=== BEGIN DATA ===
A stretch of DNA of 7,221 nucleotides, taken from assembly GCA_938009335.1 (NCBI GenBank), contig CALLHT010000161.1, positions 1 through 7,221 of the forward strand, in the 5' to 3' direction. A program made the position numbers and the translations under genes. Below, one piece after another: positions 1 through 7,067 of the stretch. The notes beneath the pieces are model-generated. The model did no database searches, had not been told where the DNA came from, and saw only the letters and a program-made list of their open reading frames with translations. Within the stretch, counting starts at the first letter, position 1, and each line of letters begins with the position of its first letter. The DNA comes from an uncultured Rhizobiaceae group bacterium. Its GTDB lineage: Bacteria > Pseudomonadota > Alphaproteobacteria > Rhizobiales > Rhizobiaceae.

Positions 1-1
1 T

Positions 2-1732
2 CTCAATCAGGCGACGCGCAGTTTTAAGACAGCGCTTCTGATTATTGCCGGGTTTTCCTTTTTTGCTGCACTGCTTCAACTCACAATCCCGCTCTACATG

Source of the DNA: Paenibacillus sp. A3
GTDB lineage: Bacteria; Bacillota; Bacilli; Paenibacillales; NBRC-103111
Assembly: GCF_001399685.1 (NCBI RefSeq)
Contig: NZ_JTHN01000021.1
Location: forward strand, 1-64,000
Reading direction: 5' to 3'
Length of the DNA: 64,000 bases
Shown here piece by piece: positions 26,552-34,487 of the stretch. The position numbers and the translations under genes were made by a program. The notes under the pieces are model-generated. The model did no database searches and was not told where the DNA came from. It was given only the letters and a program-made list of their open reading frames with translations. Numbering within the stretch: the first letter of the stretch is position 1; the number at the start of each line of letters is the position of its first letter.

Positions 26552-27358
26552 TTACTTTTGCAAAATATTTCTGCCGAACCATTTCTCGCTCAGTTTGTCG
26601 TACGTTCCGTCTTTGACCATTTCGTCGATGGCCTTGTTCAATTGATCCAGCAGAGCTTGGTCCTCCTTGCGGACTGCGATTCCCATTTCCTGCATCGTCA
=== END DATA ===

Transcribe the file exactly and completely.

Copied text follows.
A stretch of DNA of 7,221 nucleotides, taken from assembly GCA_938009335.1 (NCBI GenBank), contig CALLHT010000161.1, positions 1 through 7,221 of the forward strand, in the 5' to 3' direction. A program made the position numbers and the translations under genes. Below, one piece after another: positions 1 through 7,067 of the stretch. The notes beneath the pieces are model-generated. The model did no database searches, had not been told where the DNA came from, and saw only the letters and a program-made list of their open reading frames with translations. Within the stretch, counting starts at the first letter, position 1, and each line of letters begins with the position of its first letter. The DNA comes from an uncultured Rhizobiaceae group bacterium. Its GTDB lineage: Bacteria > Pseudomonadota > Alphaproteobacteria > Rhizobiales > Rhizobiaceae.

Positions 1-1
1 T

Positions 2-1732
2 CTCAATCAGGCGACGCGCAGTTTTAAGACAGCGCTTCTGATTATTGCCGGGTTTTCCTTTTTTGCTGCACTGCTTCAACTCACAATCCCGCTCTACATG

Source of the DNA: Paenibacillus sp. A3
GTDB lineage: Bacteria; Bacillota; Bacilli; Paenibacillales; NBRC-103111
Assembly: GCF_001399685.1 (NCBI RefSeq)
Contig: NZ_JTHN01000021.1
Location: forward strand, 1-64,000
Reading direction: 5' to 3'
Length of the DNA: 64,000 bases
Shown here piece by piece: positions 26,552-34,487 of the stretch. The position numbers and the translations under genes were made by a program. The notes under the pieces are model-generated. The model did no database searches and was not told where the DNA came from. It was given only the letters and a program-made list of their open reading frames with translations. Numbering within the stretch: the first letter of the stretch is position 1; the number at the start of each line of letters is the position of its first letter.

Positions 26552-27358
26552 TTACTTTTGCAAAATATTTCTGCCGAACCATTTCTCGCTCAGTTTGTCG
26601 TACGTTCCGTCTTTGACCATTTCGTCGATGGCCTTGTTCAATTGATCCAGCAGAGCTTGGTCCTCCTTGCGGACTGCGATTCCCATTTCCTGCATCGTCA